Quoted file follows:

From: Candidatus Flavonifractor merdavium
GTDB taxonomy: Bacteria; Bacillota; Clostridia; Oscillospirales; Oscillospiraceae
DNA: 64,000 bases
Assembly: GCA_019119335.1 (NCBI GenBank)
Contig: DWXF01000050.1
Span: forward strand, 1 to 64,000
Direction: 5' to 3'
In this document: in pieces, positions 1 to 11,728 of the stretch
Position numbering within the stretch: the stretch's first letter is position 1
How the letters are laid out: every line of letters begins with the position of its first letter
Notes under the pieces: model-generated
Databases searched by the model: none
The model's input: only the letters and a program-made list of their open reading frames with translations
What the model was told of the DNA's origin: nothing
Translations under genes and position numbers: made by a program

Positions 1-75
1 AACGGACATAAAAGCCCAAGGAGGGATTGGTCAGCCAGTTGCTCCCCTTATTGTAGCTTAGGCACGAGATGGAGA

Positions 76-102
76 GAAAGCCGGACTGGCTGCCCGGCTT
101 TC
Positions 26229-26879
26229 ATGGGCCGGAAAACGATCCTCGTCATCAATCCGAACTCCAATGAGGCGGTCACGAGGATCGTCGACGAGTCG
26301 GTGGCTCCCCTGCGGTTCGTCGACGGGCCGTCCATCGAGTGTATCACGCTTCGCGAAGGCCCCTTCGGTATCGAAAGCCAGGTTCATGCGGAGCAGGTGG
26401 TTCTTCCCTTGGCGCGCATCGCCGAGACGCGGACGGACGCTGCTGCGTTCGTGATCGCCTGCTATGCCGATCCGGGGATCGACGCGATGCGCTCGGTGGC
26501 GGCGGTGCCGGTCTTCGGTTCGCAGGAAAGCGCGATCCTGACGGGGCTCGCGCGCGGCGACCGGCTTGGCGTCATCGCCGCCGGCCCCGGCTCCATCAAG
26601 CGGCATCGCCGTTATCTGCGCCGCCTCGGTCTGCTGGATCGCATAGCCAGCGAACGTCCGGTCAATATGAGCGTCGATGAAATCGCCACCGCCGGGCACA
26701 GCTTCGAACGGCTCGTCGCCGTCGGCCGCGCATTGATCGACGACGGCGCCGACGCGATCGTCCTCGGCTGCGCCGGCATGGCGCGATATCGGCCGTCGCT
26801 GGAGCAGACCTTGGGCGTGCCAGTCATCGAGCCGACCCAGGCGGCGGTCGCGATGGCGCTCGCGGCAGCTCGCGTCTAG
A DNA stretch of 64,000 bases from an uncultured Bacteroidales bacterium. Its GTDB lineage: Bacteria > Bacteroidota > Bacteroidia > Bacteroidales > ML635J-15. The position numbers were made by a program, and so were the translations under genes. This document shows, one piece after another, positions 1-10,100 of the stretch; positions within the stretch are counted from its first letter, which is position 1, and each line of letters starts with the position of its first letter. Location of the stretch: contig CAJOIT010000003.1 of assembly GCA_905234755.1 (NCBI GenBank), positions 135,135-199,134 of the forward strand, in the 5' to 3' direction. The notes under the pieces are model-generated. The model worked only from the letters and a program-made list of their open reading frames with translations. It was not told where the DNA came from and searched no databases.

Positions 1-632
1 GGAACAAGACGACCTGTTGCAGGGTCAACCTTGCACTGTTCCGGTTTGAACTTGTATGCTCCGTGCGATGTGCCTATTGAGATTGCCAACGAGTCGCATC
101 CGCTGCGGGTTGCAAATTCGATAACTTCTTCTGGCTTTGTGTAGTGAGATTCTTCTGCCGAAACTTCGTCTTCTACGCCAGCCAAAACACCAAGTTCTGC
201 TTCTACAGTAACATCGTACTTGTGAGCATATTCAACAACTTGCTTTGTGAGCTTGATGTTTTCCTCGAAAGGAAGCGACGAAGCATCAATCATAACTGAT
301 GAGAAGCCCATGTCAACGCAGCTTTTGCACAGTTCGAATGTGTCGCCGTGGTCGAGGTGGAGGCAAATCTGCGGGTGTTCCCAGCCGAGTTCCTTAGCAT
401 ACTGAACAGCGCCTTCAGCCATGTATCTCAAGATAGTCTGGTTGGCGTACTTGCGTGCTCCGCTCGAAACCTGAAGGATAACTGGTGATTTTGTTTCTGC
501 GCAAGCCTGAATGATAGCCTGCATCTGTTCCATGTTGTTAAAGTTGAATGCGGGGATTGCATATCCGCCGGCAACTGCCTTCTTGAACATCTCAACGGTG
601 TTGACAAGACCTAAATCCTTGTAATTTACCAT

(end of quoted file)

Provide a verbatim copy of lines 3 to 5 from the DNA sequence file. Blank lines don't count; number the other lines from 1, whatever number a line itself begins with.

DNA: 64,000 bases
Assembly: GCA_019119335.1 (NCBI GenBank)
Contig: DWXF01000050.1